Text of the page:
The Clermont County Board of Elections has turned over information to the prosecutor’s office in a possible voter fraud case regarding the Moscow Village Council race. After a recount held Dec. 3, 2009, the board of elections determined that Terry Gorth of Wells Street in Moscow voted twice in the Nov. 3, 2009 election.
According to a letter from Mary Lynne Birck, assistant prosecuting attorney, Gorth requested an absentee ballot. He later called the board of elections and indicated that he had lost the ballot and was sent a replacement ballot.
Director Judy Miller explained that the absentee ballots are sent through the vote remote machine where the signatures are checked and the machine determines whether or not there is a suspended ballot of the returned absentee ballots.
Miller said that it was when candidate Linda Carter asked for a list of the people who voted that the board discovered that the ballot count did not match. Carter lost her bid for a council seat by one vote.
"We had 35 ballots and 35 envelopes, but only 34 individual names," said Miller. "Of all of the voters that were issued a replacement ballot, this was the only one that was duplicated."
The board opened the absentee ballot can to see if there was a blank ballot for Moscow Village and did not find a blank ballot, which meant that both ballots returned were voted.
"As the software did not alert the BOE to a problem, the ballots were manually removed from the envelopes in a manner that concealed the identity of the voter (proper procedure); that is, the ballot could not be traced back to the envelop which contains identifying information of the voter," said Birck.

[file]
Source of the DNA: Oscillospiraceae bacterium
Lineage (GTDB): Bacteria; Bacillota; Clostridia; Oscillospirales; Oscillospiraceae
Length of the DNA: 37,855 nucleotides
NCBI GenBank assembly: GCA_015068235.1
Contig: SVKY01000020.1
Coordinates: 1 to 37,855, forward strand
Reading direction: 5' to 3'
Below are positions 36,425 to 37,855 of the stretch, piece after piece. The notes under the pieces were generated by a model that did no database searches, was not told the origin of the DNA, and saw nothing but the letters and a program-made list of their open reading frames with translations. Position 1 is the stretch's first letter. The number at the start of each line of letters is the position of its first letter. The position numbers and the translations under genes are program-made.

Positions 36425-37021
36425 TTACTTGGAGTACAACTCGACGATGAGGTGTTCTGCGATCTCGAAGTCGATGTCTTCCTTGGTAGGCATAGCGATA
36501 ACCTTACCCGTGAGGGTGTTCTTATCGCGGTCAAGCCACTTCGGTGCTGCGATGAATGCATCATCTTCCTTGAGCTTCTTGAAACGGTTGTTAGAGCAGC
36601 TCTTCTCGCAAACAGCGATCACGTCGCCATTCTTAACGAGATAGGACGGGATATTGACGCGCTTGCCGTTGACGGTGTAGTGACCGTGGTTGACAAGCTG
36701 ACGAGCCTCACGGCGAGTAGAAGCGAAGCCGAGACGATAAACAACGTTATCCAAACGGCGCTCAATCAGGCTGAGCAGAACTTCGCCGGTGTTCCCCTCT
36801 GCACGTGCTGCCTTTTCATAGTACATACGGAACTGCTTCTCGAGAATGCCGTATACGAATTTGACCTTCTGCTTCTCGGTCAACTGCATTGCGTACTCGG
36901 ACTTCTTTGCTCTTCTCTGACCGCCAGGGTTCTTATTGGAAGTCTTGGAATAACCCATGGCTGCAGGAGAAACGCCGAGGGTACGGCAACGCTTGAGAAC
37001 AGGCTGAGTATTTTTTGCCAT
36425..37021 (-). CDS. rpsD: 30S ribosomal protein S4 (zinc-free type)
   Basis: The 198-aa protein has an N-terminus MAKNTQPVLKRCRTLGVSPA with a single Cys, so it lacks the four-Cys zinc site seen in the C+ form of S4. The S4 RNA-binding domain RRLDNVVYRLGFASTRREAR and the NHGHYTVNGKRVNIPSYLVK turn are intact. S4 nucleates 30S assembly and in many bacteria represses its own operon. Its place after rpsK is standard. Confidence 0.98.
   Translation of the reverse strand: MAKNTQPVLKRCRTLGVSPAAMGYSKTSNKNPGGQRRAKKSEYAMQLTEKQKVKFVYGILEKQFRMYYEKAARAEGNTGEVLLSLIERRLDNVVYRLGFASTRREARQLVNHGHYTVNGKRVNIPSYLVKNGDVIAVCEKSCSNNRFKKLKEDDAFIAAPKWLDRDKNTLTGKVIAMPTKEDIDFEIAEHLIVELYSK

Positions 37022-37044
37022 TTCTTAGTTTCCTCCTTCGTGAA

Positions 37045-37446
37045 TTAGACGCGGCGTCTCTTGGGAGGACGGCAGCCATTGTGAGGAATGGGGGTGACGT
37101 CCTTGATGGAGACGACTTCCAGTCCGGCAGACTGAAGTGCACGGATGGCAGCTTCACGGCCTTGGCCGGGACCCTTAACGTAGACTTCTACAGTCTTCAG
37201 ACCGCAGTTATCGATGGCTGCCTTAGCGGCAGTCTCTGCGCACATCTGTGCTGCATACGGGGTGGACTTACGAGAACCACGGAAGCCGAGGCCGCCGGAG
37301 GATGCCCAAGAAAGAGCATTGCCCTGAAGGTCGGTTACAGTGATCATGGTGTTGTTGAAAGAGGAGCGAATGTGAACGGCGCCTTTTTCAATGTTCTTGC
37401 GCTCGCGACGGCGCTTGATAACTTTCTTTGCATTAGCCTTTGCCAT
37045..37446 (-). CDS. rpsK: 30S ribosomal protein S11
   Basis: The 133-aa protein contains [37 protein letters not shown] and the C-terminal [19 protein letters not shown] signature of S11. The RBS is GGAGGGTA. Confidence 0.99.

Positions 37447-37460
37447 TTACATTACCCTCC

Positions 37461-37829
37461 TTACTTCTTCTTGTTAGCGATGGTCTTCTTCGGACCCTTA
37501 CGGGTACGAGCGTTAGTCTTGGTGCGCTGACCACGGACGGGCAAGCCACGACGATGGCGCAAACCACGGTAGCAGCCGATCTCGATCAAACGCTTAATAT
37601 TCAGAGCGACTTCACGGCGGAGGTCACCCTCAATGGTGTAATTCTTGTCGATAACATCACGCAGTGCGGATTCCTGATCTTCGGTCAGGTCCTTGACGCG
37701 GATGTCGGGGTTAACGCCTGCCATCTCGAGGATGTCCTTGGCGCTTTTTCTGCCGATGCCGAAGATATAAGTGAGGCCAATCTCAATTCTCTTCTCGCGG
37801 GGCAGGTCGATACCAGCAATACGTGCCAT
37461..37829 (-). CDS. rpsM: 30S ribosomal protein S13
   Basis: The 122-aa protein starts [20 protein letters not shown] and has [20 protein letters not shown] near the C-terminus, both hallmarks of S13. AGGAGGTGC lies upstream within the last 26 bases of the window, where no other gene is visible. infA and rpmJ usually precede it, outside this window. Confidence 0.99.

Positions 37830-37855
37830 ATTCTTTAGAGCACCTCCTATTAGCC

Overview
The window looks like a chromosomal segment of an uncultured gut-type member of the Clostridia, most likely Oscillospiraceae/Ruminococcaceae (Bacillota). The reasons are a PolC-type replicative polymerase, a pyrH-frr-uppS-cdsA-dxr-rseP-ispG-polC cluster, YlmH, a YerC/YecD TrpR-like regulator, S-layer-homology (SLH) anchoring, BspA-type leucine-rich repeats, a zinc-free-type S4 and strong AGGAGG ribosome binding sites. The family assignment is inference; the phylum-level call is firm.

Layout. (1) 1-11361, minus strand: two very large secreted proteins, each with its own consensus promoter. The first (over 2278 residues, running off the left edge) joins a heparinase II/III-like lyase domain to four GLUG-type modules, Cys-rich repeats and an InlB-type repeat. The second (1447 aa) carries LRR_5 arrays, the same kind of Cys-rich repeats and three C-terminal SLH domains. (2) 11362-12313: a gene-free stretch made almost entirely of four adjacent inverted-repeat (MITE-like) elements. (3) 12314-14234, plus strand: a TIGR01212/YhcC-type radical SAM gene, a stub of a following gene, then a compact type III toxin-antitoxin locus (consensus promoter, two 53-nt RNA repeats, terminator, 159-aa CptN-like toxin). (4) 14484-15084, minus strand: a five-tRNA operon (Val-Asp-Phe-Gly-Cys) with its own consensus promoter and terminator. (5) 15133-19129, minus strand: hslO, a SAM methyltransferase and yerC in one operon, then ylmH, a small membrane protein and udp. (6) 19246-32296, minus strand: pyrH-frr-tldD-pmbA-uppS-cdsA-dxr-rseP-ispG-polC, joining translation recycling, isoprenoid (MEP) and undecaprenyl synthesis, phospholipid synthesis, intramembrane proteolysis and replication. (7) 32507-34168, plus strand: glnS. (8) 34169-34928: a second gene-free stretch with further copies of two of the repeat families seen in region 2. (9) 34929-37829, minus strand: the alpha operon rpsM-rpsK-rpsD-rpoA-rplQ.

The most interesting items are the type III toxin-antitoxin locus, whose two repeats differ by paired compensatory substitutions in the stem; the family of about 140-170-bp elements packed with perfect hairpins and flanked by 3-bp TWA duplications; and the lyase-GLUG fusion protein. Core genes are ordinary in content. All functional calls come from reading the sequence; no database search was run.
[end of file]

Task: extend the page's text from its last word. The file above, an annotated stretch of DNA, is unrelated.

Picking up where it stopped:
Because of the closeness of the race and only one declared winner, the BOE was required to conduct a recount. The margin between four candidates vying for three council seats was two votes.
"In preparing for the recount, a report was run by the BOE which indicated that 34 voters cast 35 ballots in the race, the first indication of an inconsistency," said Birck. "Upon manual examination of the envelopes, the BOE discovered two envelopes from the same voter."
According to Birck, Miller phoned Gorth and asked him if he voted twice. He replied that he did not remember sending the original ballot.
"There is no dispute of fact, a single voter cast two ballots with regard to Moscow Village Council race," said Birck. "Nor can the problem be corrected by segregating the problem ballots from the others as no one can identify which voter voted with which ballot."
Gorth was indicted by the Grand Jury on Wednesday, Jan. 20. He pleaded not guilty to one charge of illegal voting. He appeared before Common Pleas Court Judge Victor Haddad for a bond hearing on Thursday, Jan. 21. His bond was set at $100,000. If Gorth is found guilty, he could be sentenced to one year in prison.
Birck's letter stated that there was no statutory or judicial authority to enable the BOE to hold a new election even though an irregularity was discovered.
"It is the opinion of this office that the BOE has no option but to accept the results, irregularity not withstanding," said Birck.
The BOE certified the election results for Moscow Village Council as follows: Lori Martineck, 73; Carol Forste, 58; Kent Jones 58; Dennis Skeene, 57; Linda Carter, 56 and Andrew Thaler, 20. Four candidates were elected.